Dan Haren gets first win as Angel
Pitcher ends a personal 10-game winless streak in a 3-1 victory over Kansas City
ANAHEIM, Calif. -- It had been so long since Dan Haren had won a game, he actually had no idea when the last time was.
"I honestly don't," Haren said. "I really don't."
Haren ended a career-long 10-game winless skid with his first victory as an Angel, giving up five hits and one run in seven innings, to help the Angels beat the Kansas City Royals 3-1 on Tuesday night.
"I don't even remember that far back," said Haren, who was traded to the Angels on July 25. "I couldn't even tell you about that start."
Haren almost looked as if he was still trying to soak up the feeling of winning a game as he stood in front of his locker, loud music thumping through the clubhouse and teammates giving him a pat on the back as they passed by him.
"I didn't have the [10-game winless streak] in my head, but I really wanted the team to win a game that I pitched," Haren said. "The three games prior I pitched, we didn't win and that was the toughest part for me. Every time I pitched I came into the clubhouse quiet and it sucks driving home at night. Tonight I came in here the music is playing, everybody is happy and we can go home with a good feeling."
It wasn't that Haren wasn't pitching well enough to win games. In fact, it could be argued Haren pitched better in a couple of his losses and no-decisions than he did Tuesday. He had not walked a batter in two of his three starts with the Angels and in seven games this season. He had given up four runs or fewer in six of his past seven starts. It wasn't as if Haren was getting shelled, he just wasn't getting any help. If it wasn't the atrocious defense in Arizona, it was the equally dreadful run support in Anaheim that was preventing him from getting in the win column.
"The one thing a pitcher can't control is a win," Angels manager Mike Scioscia said. "You can control everything about executing pitches and do everything right, but if you don't get support in the field and at the plate it's not going to turn into a win. I think it's obvious in the games he's started he's pitched well enough to win."
Pitching well enough to win, however, isn't the same as winning, and moral victories aren't going to get the Angels back into a playoff race everyone except for the players sitting outside of Scioscia's office has counted them out of.
"I think it's really important for us to focus on our clubhouse," Scioscia said. "If the media and the fans want to think we're the next best thing since sliced bread or they think we're a fluke, that's irrelevant to what our challenge is. We need to play baseball and we're a better team than what we've shown to this point."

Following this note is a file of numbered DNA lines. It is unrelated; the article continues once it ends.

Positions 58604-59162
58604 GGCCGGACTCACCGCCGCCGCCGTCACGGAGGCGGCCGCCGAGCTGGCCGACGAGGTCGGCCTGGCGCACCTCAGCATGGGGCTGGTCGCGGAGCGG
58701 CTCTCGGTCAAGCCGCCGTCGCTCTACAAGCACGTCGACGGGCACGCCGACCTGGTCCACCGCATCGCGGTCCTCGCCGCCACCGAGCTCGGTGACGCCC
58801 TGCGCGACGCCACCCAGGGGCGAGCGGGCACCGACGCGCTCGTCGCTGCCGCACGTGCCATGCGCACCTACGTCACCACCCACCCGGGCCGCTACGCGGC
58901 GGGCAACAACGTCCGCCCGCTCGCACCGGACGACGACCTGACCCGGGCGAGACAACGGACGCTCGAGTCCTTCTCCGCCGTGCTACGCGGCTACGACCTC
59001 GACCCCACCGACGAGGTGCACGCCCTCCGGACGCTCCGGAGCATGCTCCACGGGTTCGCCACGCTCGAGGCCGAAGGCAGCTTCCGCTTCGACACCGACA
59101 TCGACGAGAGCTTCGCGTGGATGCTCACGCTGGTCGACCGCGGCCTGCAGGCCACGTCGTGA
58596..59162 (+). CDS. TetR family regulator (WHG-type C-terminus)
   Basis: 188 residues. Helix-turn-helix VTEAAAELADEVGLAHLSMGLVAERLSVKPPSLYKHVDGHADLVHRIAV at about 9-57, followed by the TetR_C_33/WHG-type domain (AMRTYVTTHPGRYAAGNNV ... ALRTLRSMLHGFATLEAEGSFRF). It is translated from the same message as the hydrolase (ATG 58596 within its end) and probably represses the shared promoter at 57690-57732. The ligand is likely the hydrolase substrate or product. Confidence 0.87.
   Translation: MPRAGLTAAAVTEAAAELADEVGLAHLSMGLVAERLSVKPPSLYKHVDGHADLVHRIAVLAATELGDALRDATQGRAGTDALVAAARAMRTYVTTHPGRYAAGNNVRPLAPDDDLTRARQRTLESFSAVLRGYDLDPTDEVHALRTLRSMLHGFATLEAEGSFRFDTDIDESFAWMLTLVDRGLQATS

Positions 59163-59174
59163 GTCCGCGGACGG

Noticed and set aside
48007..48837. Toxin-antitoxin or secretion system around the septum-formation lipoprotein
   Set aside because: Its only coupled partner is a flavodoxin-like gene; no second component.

Few skeptics would have believed him a couple of weeks ago, but after winning four of the their past five games, the Angels are at least playing like a team that isn't 8 1/2 games behind the AL West-leading Texas Rangers. Some of the changes they've made might have been with the future in mind, but it's at least making the present something worth watching.
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Rookie Peter Bourjos, for example, has been a breath of fresh air since coming up to play center field in place of Torii Hunter, who slid over to play right field. He drove in the go-ahead run with a suicide squeeze in the fifth inning for the Angels and continues to amaze his teammates with his blistering speed.
Hunter, who served the fourth and final game of his suspension Tuesday, not only marveled at Bourjos' ability and potential before the game but said he made the move to right field this season because he still believes the team has a chance to win.
"There are some plays he's made out there where I'm like, 'Wow, this guy can fly,' " Hunter said. "I still think I can play center field with anybody, but it's not about individual stuff, it's about winning now. I have Golden Gloves and Silver Sluggers; I don't have a ring and I want one. I'm here to win and I think this makes the team better."
After watching the Angels break out from a funk that saw them lose eight of 10 games and breaking out of his own 10-game winless streak, Haren is hopeful Tuesday's result is only the beginning of a turnaround.
"It sucks to not have won a game I've pitched since I've been here when the games mean so much," he said. "You kind of forget how to win a game at some point. Maybe it's like a home run hitter. You hit them in bunches and then you go on a drought and come back, so hopefully this is a sign of things to come."
Quote of the day
"I feel like an outcast. I feel bad man. I've been serving my sentence. I got 24 more hours. Then I get released. The first thing I'm going to do is eat a hamburger. I'm gonna call my wife and tell her I'm comin' home." -- Hunter, comparing his four-game suspension to being in jail.
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Jered Weaver (11-7, 2.96 ERA) will face Royals ace Zack Greinke (7-11, 4.14), who won the 2009 Cy Young, in the finale of the season series with Kansas City. Hunter also will be returning after serving his four-game suspension. He will be making his home debut in right field after the nine-time Gold Glove center fielder moved there to make room for Bourjos. Hunter has batted .500 (8 for 16) with two doubles, two home runs and six RBIs in his past four games.
Arash Markazi is a reporter and columnist for ESPNLosAngeles.com. Follow him on Twitter.